Delamination Arrest by Fasteners in Aircraft Structure Under Static and Fatigue Loading
Richard, Luke Ian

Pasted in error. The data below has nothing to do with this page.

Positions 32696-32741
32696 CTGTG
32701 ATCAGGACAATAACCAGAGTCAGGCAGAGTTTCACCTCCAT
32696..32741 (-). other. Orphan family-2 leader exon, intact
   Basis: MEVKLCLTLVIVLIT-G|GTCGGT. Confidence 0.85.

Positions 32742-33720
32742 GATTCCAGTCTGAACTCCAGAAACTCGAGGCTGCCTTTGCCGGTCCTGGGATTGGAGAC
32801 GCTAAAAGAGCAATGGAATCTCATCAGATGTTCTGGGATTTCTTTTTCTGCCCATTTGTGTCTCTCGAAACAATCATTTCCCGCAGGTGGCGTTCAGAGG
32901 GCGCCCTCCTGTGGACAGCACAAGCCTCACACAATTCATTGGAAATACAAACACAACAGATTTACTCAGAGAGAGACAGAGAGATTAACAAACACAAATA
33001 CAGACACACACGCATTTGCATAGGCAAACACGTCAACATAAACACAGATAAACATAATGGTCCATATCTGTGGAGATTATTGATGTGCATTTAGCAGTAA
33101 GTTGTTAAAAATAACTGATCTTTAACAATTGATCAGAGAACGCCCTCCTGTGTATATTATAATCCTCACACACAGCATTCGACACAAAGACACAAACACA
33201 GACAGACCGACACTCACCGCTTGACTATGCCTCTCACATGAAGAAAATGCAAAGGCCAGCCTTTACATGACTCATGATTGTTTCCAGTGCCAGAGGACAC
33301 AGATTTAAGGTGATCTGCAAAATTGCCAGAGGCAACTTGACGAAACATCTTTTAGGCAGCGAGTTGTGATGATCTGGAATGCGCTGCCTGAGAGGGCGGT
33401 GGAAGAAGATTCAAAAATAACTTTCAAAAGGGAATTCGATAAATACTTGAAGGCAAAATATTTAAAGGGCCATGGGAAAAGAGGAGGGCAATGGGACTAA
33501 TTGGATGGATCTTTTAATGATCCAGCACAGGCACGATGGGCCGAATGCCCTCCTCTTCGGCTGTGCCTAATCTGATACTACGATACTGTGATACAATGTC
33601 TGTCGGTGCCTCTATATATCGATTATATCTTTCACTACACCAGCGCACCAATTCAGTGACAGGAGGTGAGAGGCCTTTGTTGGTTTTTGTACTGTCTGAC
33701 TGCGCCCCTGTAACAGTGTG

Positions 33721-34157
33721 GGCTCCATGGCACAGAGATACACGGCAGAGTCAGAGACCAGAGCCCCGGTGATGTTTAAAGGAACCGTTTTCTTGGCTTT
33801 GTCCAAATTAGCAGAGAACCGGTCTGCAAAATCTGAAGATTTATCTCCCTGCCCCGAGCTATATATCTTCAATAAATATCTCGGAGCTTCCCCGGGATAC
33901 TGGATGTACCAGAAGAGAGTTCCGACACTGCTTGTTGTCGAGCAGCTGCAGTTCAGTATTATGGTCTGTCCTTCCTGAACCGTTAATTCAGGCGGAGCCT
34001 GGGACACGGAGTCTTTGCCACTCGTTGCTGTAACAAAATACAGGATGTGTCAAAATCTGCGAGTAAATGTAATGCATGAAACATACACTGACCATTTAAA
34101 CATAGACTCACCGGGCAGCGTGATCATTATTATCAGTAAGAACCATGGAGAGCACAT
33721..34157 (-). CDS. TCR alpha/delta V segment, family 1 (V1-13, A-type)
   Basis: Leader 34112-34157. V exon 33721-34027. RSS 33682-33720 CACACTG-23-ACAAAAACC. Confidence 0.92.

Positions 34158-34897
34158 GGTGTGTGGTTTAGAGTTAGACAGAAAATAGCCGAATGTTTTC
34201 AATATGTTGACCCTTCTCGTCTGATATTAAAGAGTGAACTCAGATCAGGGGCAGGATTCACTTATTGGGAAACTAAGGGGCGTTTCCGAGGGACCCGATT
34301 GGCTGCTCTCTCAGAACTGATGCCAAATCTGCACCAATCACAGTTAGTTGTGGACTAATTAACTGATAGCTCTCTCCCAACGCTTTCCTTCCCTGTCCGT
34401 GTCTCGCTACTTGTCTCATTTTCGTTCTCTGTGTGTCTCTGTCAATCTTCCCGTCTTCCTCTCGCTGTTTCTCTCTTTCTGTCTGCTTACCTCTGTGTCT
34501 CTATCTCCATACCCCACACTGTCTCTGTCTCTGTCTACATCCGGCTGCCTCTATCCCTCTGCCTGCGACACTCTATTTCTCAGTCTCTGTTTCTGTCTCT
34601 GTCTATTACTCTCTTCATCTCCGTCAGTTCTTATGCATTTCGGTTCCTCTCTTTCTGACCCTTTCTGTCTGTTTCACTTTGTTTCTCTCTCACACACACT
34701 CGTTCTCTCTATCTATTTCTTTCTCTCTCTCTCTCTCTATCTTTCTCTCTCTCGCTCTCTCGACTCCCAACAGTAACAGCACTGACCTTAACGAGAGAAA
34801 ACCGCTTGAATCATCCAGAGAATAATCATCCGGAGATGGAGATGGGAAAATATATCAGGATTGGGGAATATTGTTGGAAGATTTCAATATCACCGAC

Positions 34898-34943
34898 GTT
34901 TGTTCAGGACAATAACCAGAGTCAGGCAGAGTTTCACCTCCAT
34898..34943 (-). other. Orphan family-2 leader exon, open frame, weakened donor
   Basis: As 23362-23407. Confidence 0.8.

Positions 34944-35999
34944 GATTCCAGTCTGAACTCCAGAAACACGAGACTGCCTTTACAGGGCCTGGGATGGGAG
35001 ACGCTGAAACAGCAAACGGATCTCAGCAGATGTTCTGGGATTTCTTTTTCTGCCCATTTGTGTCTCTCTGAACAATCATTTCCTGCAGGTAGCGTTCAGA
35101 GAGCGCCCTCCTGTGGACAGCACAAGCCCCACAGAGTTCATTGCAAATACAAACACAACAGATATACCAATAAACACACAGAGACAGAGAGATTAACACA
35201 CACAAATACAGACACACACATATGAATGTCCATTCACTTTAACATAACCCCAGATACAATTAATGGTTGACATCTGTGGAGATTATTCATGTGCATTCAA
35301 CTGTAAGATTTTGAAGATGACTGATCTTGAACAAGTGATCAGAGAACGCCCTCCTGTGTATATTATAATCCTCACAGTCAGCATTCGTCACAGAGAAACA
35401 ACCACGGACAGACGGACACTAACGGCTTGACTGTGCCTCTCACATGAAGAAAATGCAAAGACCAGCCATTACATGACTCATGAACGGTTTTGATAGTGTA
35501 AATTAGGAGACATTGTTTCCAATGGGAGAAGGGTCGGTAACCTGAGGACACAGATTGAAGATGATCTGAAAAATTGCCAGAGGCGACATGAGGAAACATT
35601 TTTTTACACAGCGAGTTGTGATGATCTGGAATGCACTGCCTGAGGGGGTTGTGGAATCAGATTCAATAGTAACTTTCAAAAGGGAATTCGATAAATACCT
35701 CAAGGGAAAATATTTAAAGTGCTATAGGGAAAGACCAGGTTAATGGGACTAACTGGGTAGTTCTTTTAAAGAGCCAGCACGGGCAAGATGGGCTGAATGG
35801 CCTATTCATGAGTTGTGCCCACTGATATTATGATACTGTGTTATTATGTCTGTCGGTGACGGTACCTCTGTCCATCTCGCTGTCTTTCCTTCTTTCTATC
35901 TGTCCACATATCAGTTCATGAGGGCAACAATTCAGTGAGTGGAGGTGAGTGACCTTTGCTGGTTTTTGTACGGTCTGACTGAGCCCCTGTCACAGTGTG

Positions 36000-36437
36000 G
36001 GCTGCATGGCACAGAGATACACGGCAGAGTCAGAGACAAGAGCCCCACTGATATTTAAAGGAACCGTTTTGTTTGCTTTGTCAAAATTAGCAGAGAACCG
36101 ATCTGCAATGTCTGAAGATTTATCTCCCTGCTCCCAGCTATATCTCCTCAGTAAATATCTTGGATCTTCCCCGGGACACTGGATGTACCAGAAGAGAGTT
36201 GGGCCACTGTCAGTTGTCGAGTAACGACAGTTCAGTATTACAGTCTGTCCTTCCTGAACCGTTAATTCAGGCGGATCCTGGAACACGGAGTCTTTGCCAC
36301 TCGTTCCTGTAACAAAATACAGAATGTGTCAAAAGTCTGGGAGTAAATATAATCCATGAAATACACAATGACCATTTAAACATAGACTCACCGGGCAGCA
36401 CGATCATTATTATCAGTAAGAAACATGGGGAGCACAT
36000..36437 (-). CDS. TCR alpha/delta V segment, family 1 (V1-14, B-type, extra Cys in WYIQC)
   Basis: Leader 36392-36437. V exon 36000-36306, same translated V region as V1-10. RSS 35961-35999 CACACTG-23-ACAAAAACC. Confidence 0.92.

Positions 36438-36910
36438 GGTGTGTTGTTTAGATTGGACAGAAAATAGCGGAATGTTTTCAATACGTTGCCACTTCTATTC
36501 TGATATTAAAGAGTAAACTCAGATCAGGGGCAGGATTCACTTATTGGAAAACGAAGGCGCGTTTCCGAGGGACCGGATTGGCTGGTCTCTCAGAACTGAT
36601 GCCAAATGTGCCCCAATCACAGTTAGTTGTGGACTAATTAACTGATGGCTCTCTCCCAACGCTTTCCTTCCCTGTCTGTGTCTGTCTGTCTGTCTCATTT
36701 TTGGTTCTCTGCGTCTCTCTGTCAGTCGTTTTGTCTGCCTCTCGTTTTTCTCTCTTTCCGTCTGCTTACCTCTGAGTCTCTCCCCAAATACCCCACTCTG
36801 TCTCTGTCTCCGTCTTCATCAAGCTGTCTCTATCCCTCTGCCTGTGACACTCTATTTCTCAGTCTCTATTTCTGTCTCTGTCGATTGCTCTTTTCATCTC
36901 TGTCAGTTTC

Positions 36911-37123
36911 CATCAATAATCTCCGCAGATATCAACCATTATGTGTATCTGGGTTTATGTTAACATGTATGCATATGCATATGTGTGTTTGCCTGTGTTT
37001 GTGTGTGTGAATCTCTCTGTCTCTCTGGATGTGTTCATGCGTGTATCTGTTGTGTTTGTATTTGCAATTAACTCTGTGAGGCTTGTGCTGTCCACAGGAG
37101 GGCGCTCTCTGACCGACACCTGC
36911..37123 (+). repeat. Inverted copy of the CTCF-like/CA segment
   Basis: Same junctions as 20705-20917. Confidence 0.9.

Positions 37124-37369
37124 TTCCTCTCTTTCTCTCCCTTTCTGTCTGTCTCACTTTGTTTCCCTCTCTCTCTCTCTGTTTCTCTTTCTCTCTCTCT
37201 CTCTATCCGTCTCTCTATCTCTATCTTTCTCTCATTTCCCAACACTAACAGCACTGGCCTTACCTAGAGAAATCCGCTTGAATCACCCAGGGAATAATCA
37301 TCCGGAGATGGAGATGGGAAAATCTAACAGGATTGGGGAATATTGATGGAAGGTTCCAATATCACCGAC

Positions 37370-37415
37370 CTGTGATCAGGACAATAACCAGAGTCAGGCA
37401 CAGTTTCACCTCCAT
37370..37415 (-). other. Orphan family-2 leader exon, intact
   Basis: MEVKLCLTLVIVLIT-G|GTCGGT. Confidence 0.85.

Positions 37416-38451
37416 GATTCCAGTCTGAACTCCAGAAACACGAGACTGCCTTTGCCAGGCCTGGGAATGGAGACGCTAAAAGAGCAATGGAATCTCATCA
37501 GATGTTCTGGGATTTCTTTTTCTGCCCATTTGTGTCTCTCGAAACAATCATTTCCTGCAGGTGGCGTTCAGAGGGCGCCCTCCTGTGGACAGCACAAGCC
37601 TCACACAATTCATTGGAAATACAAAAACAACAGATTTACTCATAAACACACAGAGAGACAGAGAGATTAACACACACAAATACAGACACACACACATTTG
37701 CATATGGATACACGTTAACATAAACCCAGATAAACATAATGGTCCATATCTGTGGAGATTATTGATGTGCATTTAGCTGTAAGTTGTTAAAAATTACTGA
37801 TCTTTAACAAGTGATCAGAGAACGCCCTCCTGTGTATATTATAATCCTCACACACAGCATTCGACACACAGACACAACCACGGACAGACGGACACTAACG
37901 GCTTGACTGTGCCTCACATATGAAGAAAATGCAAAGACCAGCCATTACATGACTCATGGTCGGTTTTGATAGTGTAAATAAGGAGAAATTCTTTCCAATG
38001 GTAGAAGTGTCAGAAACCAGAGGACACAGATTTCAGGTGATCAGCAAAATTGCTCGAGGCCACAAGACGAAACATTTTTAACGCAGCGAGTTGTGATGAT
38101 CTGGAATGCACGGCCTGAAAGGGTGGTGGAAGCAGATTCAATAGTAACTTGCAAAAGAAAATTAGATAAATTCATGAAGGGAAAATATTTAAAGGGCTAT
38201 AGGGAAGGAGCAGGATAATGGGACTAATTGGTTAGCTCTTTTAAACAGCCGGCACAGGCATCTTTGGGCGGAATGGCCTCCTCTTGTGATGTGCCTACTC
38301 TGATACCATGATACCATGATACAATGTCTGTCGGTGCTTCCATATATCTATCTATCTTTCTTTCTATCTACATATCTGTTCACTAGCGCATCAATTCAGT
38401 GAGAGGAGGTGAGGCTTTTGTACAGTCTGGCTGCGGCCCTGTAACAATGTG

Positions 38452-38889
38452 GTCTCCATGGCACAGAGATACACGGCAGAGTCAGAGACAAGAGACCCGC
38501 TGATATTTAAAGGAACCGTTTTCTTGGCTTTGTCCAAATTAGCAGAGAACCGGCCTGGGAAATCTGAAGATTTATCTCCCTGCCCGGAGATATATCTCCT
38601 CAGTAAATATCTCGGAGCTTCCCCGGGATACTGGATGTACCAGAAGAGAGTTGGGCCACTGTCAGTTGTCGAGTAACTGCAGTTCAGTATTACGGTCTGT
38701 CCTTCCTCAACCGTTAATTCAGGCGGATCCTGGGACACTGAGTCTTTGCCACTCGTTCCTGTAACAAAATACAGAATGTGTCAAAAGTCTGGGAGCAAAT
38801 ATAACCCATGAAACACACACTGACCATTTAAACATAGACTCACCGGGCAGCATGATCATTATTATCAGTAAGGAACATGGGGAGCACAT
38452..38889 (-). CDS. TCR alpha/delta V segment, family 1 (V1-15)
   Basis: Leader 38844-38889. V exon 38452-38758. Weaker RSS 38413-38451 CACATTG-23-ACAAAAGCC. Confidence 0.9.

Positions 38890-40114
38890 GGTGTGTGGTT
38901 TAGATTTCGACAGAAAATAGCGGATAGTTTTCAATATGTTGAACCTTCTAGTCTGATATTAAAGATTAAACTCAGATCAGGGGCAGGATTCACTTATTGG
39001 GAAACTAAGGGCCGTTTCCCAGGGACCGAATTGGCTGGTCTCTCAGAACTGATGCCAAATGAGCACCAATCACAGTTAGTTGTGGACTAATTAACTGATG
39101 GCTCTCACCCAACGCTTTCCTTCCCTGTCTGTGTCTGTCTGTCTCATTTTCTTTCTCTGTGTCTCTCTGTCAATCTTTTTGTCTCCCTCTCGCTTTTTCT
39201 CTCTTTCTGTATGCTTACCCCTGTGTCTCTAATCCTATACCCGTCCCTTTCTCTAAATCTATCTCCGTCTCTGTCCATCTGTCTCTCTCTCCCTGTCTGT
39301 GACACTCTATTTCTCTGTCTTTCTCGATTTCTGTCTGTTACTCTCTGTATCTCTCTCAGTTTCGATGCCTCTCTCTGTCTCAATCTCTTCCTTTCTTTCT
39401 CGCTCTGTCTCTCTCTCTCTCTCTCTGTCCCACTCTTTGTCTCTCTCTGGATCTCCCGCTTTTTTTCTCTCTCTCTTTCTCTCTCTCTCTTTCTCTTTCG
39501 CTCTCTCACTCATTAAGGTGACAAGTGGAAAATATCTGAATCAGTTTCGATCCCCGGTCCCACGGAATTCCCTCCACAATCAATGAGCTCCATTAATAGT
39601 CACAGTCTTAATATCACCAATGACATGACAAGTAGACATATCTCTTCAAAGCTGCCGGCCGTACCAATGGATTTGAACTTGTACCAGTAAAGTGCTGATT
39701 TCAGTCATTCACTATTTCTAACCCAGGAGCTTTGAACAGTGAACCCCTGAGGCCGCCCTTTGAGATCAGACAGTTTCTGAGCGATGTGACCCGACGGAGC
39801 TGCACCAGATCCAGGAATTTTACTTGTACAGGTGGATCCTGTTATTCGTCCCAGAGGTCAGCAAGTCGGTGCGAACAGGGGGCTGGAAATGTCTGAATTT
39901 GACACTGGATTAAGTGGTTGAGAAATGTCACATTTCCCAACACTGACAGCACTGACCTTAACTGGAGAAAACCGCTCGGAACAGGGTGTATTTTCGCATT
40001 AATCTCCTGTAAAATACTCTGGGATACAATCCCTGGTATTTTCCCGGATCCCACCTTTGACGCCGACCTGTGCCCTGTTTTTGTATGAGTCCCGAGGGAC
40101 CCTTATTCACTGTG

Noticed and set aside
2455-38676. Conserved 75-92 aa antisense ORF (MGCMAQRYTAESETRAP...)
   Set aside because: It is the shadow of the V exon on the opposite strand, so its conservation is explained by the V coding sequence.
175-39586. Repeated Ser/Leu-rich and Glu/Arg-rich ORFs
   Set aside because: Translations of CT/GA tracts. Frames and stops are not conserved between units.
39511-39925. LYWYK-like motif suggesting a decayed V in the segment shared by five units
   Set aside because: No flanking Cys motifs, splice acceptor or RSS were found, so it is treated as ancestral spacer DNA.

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Laminated composite structures convey tremendous benefits of specific strength and fatigue properties in plane, but are highly susceptible to interlaminar failures such as delaminations and disbonds. The initiation of this failure mode further complicates the design as delaminations initiate along termination points of bonded interfaces, such as a skin-stringer, or are often driven by discrete damage events. As a result, the service life cannot be predicted in the same manner as for metallic aircraft where fatigue analysis is used to substantiate the damage tolerance of the aircraft. In order to provide a substantiation for the FAA damage tolerance requirement of composite bonded structures (FAR23.573), fasteners are subsequently installed. The delamination arrest by fasteners was studied in depth to create a detailed understanding of the process such that it could be accurately predicted under varying load conditions. The fastener itself provides crack arrest capability initially through mode I suppression, and subsequently through fastener joint shear stiffness and frictional load transfer. However, there is also important interplay between these three fastener parameters, the laminate fracture toughness, fatigue properties and the expected loading conditions which ultimately determines the fastener’s effectiveness in delamination arrestment. Tests were conducted utilizing multiple fasteners to understand the capability of fasteners to arrest delaminations generated by in plane loading both under static and fatigue loading, i.e. mode II propagation. The test results show that the fastener is capable of crack arrest and retardation, but is highly sensitive to inclusion of clearance in the system. Testing, in conjunction with analysis, also demonstrated that the load transfer through friction, which is generated by fastener installation torque, is a critical parameter in the arrestment of fatigue delaminations and plays a dominant role under a number of fatigue loading conditions. In conjunction with the testing and finite element analysis in Abaqus FEA, a high efficiency FEA based tool was developed in MATLAB which allowed for the more direct manipulation of the input parameters in order to best understand the influence of each. Comparisons between the predictive tool and experimental results showed agreement which indicated the ability of a highly simplified, one dimensional, model to capture the relatively complex fatigue delamination process, provided care was taken in establishing the input parameters.